in J. K. Small, Fl. S.E. U.S., 188, 1327. 1903.
Plants annual, delicate, cespitose, slender, 2–15 cm; rhizomes absent. Leaves polystichous, spreading to ascending, mostly excurved, exceeding or exceeded by culms; sheaths entire, backs glabrous; ligule absent; blades setaceous-filiform, to 0.5 mm wide, flat to involute, sparsely scabridciliate. Inflorescences: anthelae mostly simple, open, nearly as broad as long, ascending-branching, umbelliform, of 3–10 cormose spikelets; scapes filiform, 0.5–0.6 mm thick; proximalmost involucral-bracts setaceous-bladed, exceeding anthela. Spikelets pale green to light-brown, ovoid to globose or short-cylindric, 2–5 mm; fertile scales lance-linear to oblong-linear, 1.5 mm, glabrous, midrib strongly excurrent, erect to excurved cusp. Flowers: stamens 1; styles 2-fid, slender, glabrous. Achenes pale-brown with iridescent tints, curved-cylindric, 0.4–0.6 mm, finely reticulate, in 12 vertical rows of narrowly rectangular, horizontal cells. 2n = 10.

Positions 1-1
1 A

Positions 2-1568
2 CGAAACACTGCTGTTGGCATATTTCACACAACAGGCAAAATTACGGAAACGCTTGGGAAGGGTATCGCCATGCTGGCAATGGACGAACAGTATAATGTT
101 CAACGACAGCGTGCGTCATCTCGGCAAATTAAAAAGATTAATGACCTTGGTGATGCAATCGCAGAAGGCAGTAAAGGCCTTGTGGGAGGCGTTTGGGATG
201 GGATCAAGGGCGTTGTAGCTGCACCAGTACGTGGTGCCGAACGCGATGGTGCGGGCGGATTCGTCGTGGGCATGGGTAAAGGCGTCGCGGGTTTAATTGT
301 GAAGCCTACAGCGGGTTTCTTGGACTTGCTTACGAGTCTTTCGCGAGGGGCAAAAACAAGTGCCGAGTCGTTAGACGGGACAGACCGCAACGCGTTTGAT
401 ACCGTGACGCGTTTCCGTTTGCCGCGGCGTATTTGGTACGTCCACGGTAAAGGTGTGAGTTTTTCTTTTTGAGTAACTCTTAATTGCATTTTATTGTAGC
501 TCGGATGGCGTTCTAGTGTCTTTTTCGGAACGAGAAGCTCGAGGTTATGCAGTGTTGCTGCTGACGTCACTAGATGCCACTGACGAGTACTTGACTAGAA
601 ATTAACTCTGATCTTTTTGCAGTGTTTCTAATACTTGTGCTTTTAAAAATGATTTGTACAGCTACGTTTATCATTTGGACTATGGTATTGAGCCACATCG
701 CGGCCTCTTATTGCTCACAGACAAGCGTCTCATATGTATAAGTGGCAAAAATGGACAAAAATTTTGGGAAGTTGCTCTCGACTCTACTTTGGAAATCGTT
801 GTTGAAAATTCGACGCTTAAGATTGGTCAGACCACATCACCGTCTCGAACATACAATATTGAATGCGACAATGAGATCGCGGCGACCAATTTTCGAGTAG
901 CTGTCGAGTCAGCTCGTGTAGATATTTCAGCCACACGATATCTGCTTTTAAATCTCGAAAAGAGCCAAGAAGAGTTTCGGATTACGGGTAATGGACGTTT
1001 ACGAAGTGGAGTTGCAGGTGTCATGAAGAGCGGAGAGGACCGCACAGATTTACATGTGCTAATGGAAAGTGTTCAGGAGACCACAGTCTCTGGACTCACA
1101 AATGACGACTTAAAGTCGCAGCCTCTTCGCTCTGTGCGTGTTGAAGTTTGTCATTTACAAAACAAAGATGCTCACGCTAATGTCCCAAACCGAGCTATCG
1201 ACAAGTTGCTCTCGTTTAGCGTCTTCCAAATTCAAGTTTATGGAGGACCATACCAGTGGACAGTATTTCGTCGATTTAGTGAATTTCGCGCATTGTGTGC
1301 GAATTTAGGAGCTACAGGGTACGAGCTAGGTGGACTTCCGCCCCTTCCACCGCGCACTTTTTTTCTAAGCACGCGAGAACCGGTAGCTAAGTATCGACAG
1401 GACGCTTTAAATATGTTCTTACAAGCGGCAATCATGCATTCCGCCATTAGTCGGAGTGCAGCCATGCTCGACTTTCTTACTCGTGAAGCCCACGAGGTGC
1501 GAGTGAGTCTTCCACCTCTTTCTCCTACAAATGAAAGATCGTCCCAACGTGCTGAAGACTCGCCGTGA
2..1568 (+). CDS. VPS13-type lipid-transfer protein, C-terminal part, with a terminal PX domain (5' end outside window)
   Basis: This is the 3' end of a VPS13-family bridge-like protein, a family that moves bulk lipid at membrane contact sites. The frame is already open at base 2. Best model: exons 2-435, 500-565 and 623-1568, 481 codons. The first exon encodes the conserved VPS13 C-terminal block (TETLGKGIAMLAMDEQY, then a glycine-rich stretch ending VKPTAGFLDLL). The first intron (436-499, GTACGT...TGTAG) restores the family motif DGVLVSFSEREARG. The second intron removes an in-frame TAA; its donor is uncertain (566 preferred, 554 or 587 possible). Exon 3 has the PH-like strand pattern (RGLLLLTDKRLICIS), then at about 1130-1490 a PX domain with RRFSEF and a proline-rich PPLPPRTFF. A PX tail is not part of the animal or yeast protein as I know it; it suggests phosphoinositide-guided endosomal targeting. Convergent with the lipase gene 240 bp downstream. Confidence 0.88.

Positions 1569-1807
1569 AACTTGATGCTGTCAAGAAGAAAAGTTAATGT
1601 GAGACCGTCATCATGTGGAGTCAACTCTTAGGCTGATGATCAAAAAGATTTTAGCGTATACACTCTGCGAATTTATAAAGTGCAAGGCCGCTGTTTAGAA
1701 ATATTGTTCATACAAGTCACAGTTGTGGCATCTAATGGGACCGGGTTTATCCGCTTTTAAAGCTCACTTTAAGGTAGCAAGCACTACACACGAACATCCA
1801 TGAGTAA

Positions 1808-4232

Phenology: Fruiting summer–fall.
Habitat: Fluctuating sandy-silty shores of shallow ponds, pine savanna pools, reservoirs, ditches, and canals
Elevation: 0–100(–200) m
Del., Ga., Md., N.C., S.C., Tenn., Va.
Of conservation concern.
The nearest relative of this ephemeral is Fimbristylis dipsacea, a similarly diminutive Eurasian and South American annual with broader, more spreadingcusped spikelets and oddly compound-papillate fruit.